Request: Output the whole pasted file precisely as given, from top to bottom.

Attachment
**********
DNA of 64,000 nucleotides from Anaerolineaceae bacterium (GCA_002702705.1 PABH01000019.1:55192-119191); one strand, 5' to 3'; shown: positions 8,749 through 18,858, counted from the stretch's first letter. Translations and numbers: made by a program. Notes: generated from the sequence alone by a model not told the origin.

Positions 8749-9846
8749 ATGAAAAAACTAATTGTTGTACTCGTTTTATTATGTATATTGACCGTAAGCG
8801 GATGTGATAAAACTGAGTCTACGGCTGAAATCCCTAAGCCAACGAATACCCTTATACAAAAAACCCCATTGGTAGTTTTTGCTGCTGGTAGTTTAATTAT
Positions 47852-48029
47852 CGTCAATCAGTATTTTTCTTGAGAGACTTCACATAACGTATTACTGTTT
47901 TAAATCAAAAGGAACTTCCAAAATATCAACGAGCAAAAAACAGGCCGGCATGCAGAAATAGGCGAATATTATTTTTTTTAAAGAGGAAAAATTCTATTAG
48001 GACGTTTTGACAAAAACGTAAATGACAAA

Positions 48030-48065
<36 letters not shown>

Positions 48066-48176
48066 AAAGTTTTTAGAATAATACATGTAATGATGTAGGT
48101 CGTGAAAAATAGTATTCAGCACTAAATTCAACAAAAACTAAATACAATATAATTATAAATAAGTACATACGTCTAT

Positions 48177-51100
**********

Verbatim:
DNA of 64,000 nucleotides from Anaerolineaceae bacterium (GCA_002702705.1 PABH01000019.1:55192-119191); one strand, 5' to 3'; shown: positions 8,749 through 18,858, counted from the stretch's first letter. Translations and numbers: made by a program. Notes: generated from the sequence alone by a model not told the origin.

Positions 8749-9846
8749 ATGAAAAAACTAATTGTTGTACTCGTTTTATTATGTATATTGACCGTAAGCG
8801 GATGTGATAAAACTGAGTCTACGGCTGAAATCCCTAAGCCAACGAATACCCTTATACAAAAAACCCCATTGGTAGTTTTTGCTGCTGGTAGTTTAATTAT
Positions 47852-48029
47852 CGTCAATCAGTATTTTTCTTGAGAGACTTCACATAACGTATTACTGTTT
47901 TAAATCAAAAGGAACTTCCAAAATATCAACGAGCAAAAAACAGGCCGGCATGCAGAAATAGGCGAATATTATTTTTTTTAAAGAGGAAAAATTCTATTAG
48001 GACGTTTTGACAAAAACGTAAATGACAAA

Positions 48030-48065
<36 letters not shown>

Positions 48066-48176
48066 AAAGTTTTTAGAATAATACATGTAATGATGTAGGT
48101 CGTGAAAAATAGTATTCAGCACTAAATTCAACAAAAACTAAATACAATATAATTATAAATAAGTACATACGTCTAT

Positions 48177-51100